I was looking around on YouTube again, and found a video that really amused me:


BAN HAMMAAH! Heh heh heh heh heh.

East Vs. West: Why "Dubs Suck"

Lots of people blast dubbed anime for being stupid. No matter the quality of voice acting, rewriting, or whatever, you'll always hear at least one person announce "The Japanese version was waaaaaaaaaaaaaay better."

Do you know why the Japanese version always sounds better?

It's because Japanese is an inherently cooler sounding language than English.

Anything and everything sounds cooler in Japanese, or spoken by someone whose first language is Japanese. (Well, almost. I'm sure people would find a million examples that weren't. But that's not the point.) Japanese is one of those languages that is just blessed with a "sounding cool" factor (another language that I particularly like is German).

I'll grant you, part of this is because I don't speak Japanese, and thus don't understand the really stupid parts. For that matter, for some reason, those silly Japanese think English sounds cool. But a Japanese guy shouting GaoGaiGar (actual pronunciation: GAO GAI GAH) is going to sound better than some guy, with perfect English enunciation, saying GowGuyGrr. (The clip of a dorky English-speaking narrator saying GowGuyGrr can be found here. Considering the quality of the rest of the VAs, where did they find such a dope to do the narration?) This particular dub was just really lucky to find possibly the only English speaker in the world who doesn't sound ridiculous shouting anime attack names.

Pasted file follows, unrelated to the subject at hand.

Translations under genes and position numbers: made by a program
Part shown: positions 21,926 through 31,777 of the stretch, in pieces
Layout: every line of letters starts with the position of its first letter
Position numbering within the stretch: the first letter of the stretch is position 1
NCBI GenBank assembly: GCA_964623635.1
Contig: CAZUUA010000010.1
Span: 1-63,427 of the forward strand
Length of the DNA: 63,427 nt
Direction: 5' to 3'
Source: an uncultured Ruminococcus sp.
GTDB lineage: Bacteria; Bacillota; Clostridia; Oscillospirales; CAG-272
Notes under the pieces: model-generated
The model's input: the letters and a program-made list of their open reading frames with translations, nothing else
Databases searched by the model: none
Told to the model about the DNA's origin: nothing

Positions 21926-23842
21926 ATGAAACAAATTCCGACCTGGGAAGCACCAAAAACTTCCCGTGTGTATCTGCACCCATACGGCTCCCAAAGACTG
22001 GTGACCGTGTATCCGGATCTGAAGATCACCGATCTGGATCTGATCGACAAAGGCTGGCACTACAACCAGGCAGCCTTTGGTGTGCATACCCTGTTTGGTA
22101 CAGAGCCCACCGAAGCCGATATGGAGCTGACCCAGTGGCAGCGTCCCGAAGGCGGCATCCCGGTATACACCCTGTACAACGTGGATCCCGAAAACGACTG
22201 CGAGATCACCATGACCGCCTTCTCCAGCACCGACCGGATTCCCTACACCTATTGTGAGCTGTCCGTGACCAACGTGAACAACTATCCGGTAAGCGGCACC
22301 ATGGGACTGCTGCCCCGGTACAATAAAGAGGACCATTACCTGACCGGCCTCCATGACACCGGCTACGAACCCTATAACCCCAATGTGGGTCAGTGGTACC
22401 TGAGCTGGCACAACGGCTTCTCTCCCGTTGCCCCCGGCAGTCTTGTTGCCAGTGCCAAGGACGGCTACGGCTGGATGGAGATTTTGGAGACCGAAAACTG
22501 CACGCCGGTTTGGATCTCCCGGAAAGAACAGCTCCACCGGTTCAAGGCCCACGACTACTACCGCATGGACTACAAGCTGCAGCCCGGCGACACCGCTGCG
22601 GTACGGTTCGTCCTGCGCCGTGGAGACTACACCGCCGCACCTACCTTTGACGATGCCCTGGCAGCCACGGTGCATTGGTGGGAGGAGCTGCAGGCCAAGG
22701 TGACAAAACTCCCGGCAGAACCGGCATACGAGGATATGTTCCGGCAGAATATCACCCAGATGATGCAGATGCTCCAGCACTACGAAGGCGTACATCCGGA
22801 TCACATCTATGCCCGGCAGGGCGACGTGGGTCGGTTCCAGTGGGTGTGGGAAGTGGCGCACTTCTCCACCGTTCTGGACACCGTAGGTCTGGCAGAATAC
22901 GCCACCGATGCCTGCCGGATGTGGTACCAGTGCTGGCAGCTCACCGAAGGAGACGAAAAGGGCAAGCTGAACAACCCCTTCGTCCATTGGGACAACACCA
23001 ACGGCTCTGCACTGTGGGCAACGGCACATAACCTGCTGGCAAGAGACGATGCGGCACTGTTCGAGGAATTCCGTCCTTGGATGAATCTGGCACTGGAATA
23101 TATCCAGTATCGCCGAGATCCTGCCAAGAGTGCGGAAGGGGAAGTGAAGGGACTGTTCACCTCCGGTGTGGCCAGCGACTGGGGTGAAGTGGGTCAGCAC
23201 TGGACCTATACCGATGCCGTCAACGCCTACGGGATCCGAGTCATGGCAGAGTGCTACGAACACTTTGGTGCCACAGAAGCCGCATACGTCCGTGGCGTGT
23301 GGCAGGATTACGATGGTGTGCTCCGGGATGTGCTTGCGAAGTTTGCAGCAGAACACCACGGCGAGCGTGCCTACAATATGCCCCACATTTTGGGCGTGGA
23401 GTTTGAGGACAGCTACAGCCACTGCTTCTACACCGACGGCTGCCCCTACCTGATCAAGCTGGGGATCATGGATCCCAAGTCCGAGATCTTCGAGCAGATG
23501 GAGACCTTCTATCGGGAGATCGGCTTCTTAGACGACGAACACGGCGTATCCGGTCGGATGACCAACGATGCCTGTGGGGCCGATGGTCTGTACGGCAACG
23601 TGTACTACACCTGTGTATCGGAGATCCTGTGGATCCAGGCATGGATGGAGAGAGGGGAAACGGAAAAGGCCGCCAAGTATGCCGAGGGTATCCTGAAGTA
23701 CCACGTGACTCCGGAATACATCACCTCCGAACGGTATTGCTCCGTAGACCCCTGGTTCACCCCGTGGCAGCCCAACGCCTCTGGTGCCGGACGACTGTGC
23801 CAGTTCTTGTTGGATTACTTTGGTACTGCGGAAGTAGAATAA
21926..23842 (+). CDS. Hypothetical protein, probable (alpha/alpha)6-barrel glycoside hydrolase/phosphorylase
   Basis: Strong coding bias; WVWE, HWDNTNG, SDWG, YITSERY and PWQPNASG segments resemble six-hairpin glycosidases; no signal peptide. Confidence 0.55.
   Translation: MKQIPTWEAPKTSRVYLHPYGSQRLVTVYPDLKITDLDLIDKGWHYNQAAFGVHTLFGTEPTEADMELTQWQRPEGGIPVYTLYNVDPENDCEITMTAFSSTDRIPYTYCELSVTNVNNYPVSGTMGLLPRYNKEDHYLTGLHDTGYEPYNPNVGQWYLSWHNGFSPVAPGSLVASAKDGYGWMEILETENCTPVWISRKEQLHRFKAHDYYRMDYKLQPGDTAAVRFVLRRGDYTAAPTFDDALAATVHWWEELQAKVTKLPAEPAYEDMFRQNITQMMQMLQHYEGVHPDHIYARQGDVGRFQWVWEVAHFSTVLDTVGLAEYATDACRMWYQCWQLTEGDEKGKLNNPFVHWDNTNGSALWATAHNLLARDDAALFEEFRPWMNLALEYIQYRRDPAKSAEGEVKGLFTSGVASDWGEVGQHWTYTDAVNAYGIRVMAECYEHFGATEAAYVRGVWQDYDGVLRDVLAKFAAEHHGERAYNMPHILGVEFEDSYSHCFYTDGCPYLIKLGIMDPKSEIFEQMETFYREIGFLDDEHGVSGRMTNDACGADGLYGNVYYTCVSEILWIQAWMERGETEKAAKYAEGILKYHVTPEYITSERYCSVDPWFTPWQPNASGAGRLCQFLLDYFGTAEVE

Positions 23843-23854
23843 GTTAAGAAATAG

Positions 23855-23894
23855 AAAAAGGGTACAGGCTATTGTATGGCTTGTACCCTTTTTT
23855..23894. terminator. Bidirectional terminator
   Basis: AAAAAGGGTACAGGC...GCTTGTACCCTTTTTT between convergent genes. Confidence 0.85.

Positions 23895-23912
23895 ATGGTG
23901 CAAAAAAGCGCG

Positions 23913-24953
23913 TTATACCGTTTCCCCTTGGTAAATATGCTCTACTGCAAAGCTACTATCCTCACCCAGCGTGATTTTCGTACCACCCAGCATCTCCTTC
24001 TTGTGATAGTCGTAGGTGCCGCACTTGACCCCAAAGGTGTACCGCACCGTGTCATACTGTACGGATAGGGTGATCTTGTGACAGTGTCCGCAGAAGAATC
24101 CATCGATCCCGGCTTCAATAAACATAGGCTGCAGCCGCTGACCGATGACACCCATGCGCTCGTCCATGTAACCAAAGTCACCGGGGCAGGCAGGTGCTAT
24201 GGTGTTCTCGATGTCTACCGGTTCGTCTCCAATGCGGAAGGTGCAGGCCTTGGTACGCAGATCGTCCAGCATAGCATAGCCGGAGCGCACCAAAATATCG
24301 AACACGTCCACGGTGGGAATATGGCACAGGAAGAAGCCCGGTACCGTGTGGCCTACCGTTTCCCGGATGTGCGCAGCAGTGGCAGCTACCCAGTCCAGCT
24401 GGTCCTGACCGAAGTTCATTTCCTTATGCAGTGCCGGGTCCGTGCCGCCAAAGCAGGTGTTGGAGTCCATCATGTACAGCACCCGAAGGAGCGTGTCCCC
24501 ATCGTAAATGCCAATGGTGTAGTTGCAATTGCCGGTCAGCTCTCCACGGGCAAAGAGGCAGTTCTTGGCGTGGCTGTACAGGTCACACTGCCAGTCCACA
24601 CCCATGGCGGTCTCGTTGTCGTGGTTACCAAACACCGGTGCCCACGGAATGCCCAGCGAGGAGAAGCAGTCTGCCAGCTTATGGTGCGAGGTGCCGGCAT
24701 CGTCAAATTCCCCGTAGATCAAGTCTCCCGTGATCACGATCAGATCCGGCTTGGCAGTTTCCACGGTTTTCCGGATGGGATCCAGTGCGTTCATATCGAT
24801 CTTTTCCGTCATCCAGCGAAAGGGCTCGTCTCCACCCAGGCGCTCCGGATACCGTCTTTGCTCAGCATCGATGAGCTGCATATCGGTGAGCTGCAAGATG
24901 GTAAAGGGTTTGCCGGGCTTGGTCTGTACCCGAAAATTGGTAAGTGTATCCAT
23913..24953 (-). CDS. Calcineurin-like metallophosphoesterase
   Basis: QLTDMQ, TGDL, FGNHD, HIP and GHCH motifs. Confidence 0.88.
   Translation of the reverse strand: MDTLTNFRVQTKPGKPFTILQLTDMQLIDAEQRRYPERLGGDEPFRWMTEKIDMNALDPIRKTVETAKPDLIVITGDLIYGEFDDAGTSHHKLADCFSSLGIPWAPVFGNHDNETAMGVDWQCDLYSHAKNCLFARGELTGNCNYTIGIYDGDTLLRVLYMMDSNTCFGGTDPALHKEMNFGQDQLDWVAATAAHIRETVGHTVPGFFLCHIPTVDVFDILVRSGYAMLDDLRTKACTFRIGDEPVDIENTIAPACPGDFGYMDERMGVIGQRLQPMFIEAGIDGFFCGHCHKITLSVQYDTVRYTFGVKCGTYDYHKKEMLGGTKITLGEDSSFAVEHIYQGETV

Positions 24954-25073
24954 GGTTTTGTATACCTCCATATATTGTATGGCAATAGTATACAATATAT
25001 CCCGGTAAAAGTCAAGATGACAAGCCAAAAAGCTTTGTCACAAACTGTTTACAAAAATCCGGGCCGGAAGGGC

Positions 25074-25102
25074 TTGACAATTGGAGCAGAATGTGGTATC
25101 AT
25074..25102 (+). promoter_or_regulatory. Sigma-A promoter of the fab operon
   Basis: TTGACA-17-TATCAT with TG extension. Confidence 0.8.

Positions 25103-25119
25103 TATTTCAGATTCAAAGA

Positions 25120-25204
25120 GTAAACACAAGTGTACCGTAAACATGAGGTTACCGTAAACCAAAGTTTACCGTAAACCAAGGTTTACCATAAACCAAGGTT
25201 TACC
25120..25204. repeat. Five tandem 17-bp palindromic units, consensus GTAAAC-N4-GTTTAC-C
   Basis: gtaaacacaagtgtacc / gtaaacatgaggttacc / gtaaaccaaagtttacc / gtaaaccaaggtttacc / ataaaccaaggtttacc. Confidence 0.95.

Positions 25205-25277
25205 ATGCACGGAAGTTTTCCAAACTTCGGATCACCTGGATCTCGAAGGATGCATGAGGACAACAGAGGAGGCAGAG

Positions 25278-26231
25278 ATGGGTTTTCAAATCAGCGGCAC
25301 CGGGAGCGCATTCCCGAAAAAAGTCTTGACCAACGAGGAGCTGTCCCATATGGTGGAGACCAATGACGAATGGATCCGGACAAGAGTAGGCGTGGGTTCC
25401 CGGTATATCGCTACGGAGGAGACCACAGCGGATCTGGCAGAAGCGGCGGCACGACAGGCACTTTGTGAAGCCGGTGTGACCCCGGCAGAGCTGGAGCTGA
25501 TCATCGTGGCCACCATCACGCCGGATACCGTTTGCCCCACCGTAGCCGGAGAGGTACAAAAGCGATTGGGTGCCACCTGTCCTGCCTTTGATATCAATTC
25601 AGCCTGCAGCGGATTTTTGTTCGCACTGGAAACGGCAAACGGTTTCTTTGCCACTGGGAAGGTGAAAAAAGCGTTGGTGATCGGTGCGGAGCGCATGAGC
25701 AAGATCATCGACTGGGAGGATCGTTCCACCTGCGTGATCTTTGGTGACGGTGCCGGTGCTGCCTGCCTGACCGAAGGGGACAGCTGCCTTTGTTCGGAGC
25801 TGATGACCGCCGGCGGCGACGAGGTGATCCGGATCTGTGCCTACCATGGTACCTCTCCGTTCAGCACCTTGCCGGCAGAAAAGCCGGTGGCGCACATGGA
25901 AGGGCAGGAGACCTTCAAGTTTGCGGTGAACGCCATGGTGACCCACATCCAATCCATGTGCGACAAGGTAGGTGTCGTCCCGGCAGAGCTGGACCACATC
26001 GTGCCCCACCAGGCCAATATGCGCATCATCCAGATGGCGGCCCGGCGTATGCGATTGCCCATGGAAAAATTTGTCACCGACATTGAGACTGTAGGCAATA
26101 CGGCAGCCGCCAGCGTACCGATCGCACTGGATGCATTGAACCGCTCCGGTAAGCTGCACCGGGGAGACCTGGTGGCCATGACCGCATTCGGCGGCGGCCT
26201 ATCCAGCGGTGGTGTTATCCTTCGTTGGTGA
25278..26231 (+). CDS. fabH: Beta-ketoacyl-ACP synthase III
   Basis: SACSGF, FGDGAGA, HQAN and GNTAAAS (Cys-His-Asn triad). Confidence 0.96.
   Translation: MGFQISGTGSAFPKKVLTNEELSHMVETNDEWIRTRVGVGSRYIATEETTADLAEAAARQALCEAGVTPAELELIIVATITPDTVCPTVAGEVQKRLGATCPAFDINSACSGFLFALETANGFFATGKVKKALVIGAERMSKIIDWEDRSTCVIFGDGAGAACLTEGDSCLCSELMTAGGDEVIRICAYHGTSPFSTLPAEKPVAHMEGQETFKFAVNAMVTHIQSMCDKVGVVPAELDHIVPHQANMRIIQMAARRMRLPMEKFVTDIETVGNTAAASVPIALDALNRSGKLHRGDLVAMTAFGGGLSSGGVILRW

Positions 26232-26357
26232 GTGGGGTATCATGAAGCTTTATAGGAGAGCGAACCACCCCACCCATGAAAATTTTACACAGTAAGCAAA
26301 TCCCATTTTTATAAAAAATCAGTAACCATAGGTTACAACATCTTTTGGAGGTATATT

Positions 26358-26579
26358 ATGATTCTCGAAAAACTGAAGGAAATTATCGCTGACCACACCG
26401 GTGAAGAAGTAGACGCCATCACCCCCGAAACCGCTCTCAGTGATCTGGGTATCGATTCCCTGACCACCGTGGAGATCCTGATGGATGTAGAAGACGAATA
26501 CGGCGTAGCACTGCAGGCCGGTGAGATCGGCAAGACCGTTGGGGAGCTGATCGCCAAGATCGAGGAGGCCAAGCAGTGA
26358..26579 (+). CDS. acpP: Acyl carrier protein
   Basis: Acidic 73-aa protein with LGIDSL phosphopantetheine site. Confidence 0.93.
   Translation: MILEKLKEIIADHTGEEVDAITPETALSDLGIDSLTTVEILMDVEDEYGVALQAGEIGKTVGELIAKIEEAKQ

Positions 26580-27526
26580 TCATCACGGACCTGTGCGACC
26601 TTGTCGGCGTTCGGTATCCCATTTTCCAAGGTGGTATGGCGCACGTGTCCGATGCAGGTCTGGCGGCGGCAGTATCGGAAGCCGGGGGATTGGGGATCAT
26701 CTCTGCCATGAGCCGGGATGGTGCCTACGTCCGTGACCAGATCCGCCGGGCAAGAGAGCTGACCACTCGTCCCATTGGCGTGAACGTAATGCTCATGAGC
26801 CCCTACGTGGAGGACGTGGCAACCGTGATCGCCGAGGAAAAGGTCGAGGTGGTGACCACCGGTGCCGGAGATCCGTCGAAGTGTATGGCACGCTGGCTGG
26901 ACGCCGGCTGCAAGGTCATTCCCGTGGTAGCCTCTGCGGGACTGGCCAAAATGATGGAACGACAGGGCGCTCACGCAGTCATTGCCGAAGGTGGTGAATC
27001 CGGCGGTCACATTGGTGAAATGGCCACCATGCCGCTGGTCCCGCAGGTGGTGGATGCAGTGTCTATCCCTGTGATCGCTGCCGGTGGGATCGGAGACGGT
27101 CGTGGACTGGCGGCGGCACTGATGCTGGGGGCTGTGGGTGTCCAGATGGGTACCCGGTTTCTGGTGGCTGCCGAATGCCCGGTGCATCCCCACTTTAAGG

EDIT: Okay, they improved on that really dopey narrator (the previously shown clip was apparently an online preview, and this is from the actual release), but he still doesn't sound as good as the Japanese one:


Blogging About Bloggers (and comic books too)

One of my favorite blogs is Slay, Monstrobot of the Deep!!, a snarky blog about comic books. I read a lot of snarky blogs about comic books, and this is one I only started the other day, but it's still one of my favorites.

Why? Well, this is a good reason.

The primary reason I read this one is because it presents something of a dissenting opinion. Most comic book readers speak warmly of Grant Morrison, but this guy rags on him almost incessantly. (Well, he does at the moment, anyway.)

He also has blogged about one of my own pet peeves, comic book death. His title (and opening sentence) for it is brilliant.

Aaaaand I often find I don't know how to end a given blog post.

Tuesday, June 10, 2008

Brave Robots-Braver Than You, Anyway

As should be fairly clear from previous posts, I love super robots and I love Transformers. These are not the same thing, as you should know from previous posts.

Since both of these sort of came from Japan, it figures that Japan would figure out that it'd be fun to mix the two up and see what happened. So Japan took sapient transforming alien robots and mixed them up with fist-firing, sword-swinging super robots and got Brave Robots.

Later Brave series eschewed alien origins in favor of AI robots, but the concept remained fundamentally the same from the first, Exkaiser, to the last, GaoGaiGar, regardless-big freaking robots that transformed and also happened to talk.

GaoGaiGar is far and away the most popular of the series, and it's no wonder: